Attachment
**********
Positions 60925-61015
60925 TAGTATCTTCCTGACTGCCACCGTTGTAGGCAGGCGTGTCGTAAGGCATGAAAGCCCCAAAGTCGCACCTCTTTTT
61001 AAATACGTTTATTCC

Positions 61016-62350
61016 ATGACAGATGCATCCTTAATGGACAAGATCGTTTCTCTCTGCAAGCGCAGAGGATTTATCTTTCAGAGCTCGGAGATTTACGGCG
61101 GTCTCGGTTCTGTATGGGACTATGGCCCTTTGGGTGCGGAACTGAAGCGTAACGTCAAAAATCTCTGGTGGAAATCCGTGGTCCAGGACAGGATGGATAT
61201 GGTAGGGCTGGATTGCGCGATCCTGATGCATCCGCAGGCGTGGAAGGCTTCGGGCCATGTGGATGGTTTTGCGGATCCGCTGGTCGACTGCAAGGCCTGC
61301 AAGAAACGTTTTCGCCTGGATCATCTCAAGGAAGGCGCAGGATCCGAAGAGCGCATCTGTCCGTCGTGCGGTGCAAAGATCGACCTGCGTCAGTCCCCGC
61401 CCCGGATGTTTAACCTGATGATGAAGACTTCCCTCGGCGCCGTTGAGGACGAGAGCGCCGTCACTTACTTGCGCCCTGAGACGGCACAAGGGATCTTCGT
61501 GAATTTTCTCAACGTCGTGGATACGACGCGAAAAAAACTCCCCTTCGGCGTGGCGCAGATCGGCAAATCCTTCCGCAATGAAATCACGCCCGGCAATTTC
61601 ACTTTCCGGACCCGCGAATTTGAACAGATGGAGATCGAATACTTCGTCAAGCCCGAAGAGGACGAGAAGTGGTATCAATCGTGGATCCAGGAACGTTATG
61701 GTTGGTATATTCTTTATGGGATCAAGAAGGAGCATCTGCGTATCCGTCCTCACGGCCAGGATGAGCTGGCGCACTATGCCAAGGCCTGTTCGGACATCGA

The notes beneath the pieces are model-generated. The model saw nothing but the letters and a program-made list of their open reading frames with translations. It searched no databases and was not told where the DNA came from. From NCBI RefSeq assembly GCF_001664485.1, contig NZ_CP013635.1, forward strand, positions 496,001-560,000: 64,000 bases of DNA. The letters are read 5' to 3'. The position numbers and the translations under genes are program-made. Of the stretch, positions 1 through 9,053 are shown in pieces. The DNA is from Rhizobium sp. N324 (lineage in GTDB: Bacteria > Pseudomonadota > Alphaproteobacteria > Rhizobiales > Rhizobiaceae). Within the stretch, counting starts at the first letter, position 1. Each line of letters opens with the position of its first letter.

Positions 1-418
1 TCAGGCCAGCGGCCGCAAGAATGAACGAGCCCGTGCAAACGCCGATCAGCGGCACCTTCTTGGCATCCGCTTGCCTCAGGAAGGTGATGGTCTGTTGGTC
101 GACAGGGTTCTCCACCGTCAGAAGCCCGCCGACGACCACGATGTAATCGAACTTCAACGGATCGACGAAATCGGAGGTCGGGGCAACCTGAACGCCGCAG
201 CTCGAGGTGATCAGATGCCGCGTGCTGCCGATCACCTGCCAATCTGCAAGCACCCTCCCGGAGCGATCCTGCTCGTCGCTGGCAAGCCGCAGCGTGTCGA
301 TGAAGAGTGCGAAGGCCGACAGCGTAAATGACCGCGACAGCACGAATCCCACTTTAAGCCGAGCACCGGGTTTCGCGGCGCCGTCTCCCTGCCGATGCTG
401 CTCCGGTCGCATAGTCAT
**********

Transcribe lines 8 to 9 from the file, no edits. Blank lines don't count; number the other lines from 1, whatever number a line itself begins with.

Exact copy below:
61301 AAGAAACGTTTTCGCCTGGATCATCTCAAGGAAGGCGCAGGATCCGAAGAGCGCATCTGTCCGTCGTGCGGTGCAAAGATCGACCTGCGTCAGTCCCCGC
61401 CCCGGATGTTTAACCTGATGATGAAGACTTCCCTCGGCGCCGTTGAGGACGAGAGCGCCGTCACTTACTTGCGCCCTGAGACGGCACAAGGGATCTTCGT